Jia: I acknowledge my personal cultural background has impacted my research. Though I would argue that that would apply to every researcher! I’m a foreigner, though I’ve lived in London for many years. I still feel a strong connection with my home culture, which is Chinese. When doing research in the healthcare context, I tend to subconsciously compare patients’ experiences in different cultural contexts. For example, healthcare in the UK is very different from my home country. I would argue that healthcare in China is more efficient, but the development value-based medicine, such as cultural competence, may still be quite a new idea. In comparison, here in the UK healthcare settings, empathy and clinical communication are well emphasised but the downside is that there is long waiting time to get treatment. The system (e.g. primary care, secondary care, referral) is also very complex to navigate for someone who is not originally from this culture. So, it can be a challenge for people with no prior exposure to seek help in the English healthcare system, particularly for those with limited English skills.

For example, I know that there are some young Chinese international students, they have completed a bachelor’s degree and staying here for three or four years. But they have not registered with a GP. They do not know what a GP is. So, I asked them “what do you do when you get sick?” They told me that they bring essential medicine from their home country. I think a lot of people survive in this way.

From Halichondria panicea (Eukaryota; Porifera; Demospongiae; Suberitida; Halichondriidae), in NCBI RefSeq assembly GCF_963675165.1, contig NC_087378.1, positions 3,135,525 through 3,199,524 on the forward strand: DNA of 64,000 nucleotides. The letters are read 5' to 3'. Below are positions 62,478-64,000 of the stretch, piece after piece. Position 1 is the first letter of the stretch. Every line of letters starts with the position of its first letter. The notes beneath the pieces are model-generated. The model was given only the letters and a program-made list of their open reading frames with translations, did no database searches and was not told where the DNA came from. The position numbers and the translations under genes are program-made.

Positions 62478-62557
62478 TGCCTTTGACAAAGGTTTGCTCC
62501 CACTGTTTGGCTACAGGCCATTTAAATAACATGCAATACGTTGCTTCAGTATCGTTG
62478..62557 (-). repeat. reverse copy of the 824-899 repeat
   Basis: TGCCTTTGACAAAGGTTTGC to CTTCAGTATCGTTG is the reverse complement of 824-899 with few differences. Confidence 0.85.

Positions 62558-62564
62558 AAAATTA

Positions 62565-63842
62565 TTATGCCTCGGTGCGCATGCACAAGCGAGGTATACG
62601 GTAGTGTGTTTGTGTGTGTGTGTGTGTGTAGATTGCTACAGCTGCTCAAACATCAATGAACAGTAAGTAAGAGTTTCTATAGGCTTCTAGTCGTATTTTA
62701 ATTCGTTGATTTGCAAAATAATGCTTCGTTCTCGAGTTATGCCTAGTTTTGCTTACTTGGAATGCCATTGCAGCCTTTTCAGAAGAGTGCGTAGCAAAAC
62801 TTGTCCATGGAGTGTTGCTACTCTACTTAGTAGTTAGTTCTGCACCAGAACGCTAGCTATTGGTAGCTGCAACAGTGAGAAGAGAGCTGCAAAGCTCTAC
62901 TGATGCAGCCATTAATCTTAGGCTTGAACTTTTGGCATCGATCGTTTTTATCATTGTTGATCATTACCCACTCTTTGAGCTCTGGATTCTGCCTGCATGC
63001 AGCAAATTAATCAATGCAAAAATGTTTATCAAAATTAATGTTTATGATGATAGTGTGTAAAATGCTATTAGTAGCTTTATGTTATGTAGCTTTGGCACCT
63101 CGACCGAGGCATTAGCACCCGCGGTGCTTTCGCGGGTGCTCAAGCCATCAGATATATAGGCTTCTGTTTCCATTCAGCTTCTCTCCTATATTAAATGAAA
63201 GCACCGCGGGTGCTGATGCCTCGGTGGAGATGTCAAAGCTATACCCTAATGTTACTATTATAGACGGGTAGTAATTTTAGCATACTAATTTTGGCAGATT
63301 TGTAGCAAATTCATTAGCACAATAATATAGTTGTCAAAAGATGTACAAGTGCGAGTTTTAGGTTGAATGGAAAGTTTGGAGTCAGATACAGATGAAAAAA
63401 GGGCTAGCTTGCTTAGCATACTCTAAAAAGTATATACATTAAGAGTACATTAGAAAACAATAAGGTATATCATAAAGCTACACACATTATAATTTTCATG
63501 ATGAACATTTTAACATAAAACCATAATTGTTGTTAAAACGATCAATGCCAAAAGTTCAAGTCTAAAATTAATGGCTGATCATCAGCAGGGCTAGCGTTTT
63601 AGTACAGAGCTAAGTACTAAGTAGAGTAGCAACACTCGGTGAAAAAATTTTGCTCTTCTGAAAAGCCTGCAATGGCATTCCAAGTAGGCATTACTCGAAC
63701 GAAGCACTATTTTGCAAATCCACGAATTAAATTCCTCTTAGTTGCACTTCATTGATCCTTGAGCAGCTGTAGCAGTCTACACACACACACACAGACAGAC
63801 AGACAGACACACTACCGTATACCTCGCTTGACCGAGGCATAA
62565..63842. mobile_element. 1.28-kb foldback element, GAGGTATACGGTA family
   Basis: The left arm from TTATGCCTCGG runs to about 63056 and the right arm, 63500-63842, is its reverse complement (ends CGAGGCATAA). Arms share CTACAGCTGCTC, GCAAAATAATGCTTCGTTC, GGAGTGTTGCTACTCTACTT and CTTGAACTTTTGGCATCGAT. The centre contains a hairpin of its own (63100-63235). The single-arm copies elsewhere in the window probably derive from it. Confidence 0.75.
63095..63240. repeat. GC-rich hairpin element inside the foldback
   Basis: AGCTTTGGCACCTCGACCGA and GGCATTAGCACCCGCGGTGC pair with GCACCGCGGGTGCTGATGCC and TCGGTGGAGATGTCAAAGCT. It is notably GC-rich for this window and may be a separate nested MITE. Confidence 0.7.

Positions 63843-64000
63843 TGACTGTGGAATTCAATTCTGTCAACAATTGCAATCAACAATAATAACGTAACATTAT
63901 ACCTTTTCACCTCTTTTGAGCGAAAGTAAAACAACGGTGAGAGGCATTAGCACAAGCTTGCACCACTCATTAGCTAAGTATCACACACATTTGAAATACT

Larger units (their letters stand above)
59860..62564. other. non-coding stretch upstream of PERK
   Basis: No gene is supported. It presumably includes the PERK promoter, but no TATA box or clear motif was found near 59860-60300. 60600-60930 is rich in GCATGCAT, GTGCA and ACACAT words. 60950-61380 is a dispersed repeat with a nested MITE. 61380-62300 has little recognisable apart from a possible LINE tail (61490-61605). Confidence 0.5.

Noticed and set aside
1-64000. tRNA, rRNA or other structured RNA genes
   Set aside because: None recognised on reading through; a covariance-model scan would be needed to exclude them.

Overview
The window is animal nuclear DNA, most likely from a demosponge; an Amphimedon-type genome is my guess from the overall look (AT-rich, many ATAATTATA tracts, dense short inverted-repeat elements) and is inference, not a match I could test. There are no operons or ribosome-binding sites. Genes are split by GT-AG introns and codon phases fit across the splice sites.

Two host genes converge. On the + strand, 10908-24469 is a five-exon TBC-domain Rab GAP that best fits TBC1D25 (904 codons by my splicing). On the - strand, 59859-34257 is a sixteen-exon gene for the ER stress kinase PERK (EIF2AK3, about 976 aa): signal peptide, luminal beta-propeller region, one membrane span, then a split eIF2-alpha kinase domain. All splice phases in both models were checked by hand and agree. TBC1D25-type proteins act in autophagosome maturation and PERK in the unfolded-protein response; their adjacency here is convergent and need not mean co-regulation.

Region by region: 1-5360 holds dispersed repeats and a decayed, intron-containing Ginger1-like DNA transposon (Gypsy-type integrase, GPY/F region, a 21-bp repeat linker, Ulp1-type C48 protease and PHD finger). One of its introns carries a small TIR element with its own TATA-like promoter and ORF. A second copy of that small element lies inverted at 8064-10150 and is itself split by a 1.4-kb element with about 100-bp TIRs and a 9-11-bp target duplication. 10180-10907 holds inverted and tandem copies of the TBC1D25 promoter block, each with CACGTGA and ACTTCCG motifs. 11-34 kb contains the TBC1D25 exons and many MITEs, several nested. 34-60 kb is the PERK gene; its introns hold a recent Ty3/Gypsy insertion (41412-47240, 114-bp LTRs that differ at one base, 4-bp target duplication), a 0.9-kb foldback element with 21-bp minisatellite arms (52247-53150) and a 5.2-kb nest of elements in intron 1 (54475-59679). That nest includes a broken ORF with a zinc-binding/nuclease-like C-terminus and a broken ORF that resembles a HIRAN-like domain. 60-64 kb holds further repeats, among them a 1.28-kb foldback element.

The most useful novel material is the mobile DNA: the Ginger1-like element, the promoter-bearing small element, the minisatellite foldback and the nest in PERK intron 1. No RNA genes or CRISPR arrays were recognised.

Sohail: What are you planning on doing in the future?

Jia: I’m currently a postdoctoral research fellow, funded by ESRC LISS DTP. I’m proposing a comparative piece of research looking at cultural competence education in a Chinese medical school and a UK medical school. I’ve already got a partner university in China, and this is something I’m looking forward to pursuing. I know in China, I know a lot of foreigners are unsatisfied with their healthcare experience, because not all information was provided in English, so they feel they have to get someone to help them or call an ambulance. So different challenges in different cultures, which I think will make this research an important piece of work.

Sohail: Final bonus question! You are a mixed methods researcher. What do you prefer doing, qualitative research or quantitative research?

Jia: That’s a difficult question! “Like who do you like more, your mother or your father?” I enjoy doing qualitative research. It’s nice to work with people and for quantitative research you basically work with numbers. For example, I enjoyed doing ethnography for my PhD, but I do acknowledge that it can be potentially an intrusive methodology so the researcher may experience some reluctance from the participants. So, though I enjoyed doing this research method, I think in the process there are a lot of challenges, and it can be potentially embarrassing. After I finished my ethnographic data collection, I felt a big relief! But when I look at the results, they are so rewarding by providing such a level of details. So, I think it is really up to what you are after. If you want to see the big picture or emerging trends, quantitative methods can do its magic too. But if you are interested in human experiences, particularly with its complexities and nuances, definitely go for qualitative methods!